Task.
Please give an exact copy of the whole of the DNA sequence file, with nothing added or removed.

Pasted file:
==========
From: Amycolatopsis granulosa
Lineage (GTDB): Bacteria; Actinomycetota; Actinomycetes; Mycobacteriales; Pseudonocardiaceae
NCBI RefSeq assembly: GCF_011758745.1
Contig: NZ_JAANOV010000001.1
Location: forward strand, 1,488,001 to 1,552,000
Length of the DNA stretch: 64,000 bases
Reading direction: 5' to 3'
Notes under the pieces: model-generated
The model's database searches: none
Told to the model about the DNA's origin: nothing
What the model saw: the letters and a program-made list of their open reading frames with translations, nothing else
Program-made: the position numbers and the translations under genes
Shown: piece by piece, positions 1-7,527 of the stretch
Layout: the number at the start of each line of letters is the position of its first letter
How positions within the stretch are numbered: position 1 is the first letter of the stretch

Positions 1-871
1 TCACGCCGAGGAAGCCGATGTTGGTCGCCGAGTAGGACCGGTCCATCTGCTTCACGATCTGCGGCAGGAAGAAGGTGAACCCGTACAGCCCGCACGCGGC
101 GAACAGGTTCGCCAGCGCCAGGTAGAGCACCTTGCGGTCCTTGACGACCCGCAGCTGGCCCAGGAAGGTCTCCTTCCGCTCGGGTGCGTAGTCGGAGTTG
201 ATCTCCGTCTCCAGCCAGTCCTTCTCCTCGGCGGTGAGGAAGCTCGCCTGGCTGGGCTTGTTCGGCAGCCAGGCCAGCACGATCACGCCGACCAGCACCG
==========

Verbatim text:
From: Amycolatopsis granulosa
Lineage (GTDB): Bacteria; Actinomycetota; Actinomycetes; Mycobacteriales; Pseudonocardiaceae
NCBI RefSeq assembly: GCF_011758745.1
Contig: NZ_JAANOV010000001.1
Location: forward strand, 1,488,001 to 1,552,000
Length of the DNA stretch: 64,000 bases
Reading direction: 5' to 3'
Notes under the pieces: model-generated
The model's database searches: none
Told to the model about the DNA's origin: nothing
What the model saw: the letters and a program-made list of their open reading frames with translations, nothing else
Program-made: the position numbers and the translations under genes
Shown: piece by piece, positions 1-7,527 of the stretch
Layout: the number at the start of each line of letters is the position of its first letter
How positions within the stretch are numbered: position 1 is the first letter of the stretch

Positions 1-871
1 TCACGCCGAGGAAGCCGATGTTGGTCGCCGAGTAGGACCGGTCCATCTGCTTCACGATCTGCGGCAGGAAGAAGGTGAACCCGTACAGCCCGCACGCGGC
101 GAACAGGTTCGCCAGCGCCAGGTAGAGCACCTTGCGGTCCTTGACGACCCGCAGCTGGCCCAGGAAGGTCTCCTTCCGCTCGGGTGCGTAGTCGGAGTTG
201 ATCTCCGTCTCCAGCCAGTCCTTCTCCTCGGCGGTGAGGAAGCTCGCCTGGCTGGGCTTGTTCGGCAGCCAGGCCAGCACGATCACGCCGACCAGCACCG